the sports section

World Series Now Guaranteed to End Pain for at Least One Long-Suffering Fan Base

Yeah, it is. Maybe. Photo: Jamie Squire/Getty Images

The Chicago Cubs shut out the Los Angeles Dodgers on Saturday night to take the National League pennant and advance to baseball’s World Series for the first time since 1945, and even more important, give them a chance to win their first World Series since 1908. To do that, they’ll need to defeat the Cleveland Indians, who themselves haven’t won a championship since 1948, and last made it to World Series in 1997. Thus, while the Indians have the advantage of having more — or any — living fans that still remember their last World Series victory, barring the end of the world, one team’s multigenerational anguish is guaranteed to end within the next two weeks. And some Cubs fans might actually be worried about the world ending beforehand, given the team’s legendary, if absurdly superstitious, anxiety about luck. (Don’t worry, though, barring a spectacular run of rainouts, Election Day doesn’t happen until after the series is certain to be over.)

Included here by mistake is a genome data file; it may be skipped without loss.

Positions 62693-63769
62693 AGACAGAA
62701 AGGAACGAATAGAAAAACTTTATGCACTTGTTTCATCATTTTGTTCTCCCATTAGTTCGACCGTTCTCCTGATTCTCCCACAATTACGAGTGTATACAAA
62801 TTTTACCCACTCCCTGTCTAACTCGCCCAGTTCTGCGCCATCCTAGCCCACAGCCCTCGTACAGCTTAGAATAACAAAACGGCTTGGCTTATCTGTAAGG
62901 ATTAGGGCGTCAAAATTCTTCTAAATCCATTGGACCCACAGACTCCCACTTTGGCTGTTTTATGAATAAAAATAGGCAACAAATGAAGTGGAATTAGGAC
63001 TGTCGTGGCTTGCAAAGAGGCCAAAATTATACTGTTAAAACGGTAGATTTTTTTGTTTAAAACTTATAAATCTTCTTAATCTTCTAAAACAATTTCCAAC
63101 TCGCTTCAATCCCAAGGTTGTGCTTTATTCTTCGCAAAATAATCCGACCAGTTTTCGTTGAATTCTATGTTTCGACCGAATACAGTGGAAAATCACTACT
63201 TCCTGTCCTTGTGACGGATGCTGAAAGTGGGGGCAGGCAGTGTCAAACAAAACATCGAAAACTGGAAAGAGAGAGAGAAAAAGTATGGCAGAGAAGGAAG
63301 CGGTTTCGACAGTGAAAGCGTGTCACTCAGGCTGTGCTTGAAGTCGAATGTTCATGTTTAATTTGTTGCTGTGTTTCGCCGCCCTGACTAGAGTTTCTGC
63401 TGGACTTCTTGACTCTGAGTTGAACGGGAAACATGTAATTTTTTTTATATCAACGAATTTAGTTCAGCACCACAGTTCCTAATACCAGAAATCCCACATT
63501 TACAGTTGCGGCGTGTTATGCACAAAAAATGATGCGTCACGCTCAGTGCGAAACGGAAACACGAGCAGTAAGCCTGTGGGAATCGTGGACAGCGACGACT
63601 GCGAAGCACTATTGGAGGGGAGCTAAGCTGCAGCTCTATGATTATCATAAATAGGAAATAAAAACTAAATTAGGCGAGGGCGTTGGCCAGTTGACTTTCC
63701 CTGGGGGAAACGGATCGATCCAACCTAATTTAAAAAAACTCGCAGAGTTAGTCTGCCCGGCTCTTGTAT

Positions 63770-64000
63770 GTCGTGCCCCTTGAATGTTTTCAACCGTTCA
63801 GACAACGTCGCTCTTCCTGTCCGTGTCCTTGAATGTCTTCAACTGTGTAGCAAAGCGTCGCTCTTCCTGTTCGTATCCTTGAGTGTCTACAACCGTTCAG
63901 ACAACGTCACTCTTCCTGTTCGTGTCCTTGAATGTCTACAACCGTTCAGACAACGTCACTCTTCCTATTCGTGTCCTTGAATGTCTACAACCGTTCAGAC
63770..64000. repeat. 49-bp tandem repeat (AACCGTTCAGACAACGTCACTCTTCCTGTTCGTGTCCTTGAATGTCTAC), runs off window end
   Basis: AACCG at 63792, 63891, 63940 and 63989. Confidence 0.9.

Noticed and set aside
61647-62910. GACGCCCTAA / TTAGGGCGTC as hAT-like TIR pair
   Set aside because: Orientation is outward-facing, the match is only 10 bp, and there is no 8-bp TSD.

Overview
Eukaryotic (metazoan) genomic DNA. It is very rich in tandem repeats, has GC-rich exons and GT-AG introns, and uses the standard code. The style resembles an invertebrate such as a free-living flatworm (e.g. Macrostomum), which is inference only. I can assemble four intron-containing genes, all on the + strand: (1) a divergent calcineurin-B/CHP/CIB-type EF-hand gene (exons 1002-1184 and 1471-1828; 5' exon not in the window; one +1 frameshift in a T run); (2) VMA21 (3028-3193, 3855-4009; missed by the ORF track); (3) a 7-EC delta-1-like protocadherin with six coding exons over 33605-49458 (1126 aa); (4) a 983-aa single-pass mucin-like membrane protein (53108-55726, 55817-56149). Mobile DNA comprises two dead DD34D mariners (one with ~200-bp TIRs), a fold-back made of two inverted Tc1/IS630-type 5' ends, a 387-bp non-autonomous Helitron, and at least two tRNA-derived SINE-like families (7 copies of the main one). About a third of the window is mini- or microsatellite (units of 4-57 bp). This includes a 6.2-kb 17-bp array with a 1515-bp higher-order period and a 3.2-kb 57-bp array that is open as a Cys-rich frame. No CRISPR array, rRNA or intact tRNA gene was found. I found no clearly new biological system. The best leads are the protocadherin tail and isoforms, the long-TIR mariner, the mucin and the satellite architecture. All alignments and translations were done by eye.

So the two teams with the two longest championship droughts in baseball will face off starting Tuesday night in Cleveland, hoping either to end 107 or 67 years of futility, or to maintain the inglorious honor of having the most despondent fans in the sport.

But for now, let’s just live vicariously through Cubs fans, who this weekend are feeling a desperate, momentary joy like few sports fans will ever get to experience (and for what it’s worth, the Cubs are the favorites to win it all):

World Series to End Pain for One Long-Suffering Fan Base